Only by using information gathered directly from your competitors’ websites can you monitor their prices in real time. This allows you to predict their ranking in price comparison search results and stay competitive by adjusting your prices accordingly. The only issue with this is, as already discussed, for the retailer to use an employee to manually check prices on a daily basis would be incredibly time consuming, not to mention tedious for the employee. The most cost effective and time saving way to do this is via automated competitor monitoring software which generates daily reports on your competitors’ pricing and product activity. For example, our customers here at Competitor Monitor receive a daily report on both pricing and product data of competitors. In fact, monitoring product activity is another area where PCE’s fall short as and they won’t tell you if your competitor introduces a new product whereas competitor-monitoring software is quick to alert its client of any changing product activity.
So, how can using competitor monitoring software help you to succeed on PCE’s? The answer to that question is quite straightforward in that retailers who use the software in conjunction with tracking PCE results can achieve a competitive advantage by capitalising on outdated pricing. If, for example, you become aware that a competitor has changed a price on their site and you see that it hasn't yet been updated on their PCE feed, you can exploit that by changing your prices before them and updating your product data feed so it shows on a PCE immediately after you have changed it.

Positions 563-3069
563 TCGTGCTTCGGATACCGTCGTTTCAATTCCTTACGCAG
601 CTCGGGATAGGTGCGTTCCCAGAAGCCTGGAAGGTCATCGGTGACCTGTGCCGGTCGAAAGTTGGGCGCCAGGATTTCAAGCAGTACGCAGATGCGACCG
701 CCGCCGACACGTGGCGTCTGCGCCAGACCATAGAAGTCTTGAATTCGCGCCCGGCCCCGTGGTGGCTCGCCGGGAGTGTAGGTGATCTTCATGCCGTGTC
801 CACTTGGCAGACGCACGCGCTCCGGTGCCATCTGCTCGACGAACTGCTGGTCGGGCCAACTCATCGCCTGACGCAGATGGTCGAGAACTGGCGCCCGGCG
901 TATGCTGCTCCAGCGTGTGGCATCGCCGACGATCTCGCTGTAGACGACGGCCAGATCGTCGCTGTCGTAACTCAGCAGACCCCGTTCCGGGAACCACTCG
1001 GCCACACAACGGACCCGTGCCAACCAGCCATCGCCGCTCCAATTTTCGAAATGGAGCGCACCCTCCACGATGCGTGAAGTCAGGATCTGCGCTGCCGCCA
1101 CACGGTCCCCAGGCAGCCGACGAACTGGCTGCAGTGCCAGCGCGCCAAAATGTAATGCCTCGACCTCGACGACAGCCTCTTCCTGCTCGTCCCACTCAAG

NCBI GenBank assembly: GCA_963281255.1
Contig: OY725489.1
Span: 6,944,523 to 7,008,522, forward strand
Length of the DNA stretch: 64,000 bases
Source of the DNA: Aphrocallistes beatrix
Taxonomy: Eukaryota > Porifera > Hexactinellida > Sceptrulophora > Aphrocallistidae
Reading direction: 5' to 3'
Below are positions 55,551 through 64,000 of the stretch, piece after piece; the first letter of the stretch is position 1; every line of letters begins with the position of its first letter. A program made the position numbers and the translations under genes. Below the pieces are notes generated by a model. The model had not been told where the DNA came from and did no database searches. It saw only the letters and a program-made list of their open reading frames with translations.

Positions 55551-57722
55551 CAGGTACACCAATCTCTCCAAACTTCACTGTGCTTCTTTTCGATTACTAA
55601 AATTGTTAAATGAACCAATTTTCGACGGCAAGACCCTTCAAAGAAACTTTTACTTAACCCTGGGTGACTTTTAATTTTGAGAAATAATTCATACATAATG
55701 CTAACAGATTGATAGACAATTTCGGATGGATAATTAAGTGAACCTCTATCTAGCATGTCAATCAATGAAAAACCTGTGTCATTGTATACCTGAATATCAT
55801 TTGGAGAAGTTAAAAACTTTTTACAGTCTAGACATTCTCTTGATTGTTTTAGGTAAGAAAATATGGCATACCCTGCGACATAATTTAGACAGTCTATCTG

Such software can be used to take advantage of other situations as well. For example, discovering that a competitor is out of stock of a specific product enables you to push up your own price and maximise profit margins.
PCEs are therefore a useful tool for the busy consumer who wants to make a quick purchase for a good price. As they are incredibly popular with consumers, PCEs also have the ability to be useful to retailers as a form of marketing. However in relation to using them as a foundation for forming a pricing strategy they are useless because the information can be out-of-date and limited. Using competitor-monitoring software is by far the best way of gaining sound price intelligence. Using this information in conjunction with changing your prices, monitoring your own products, and updating your product data feeds enables you to remain competitive in the world of Price Comparison Engines.
Got a Question?
If you have any questions on this topic or anything to do with monitoring competitors a member of our team would be happy to speak with you at email@example.com
Photo by Grant Cochrane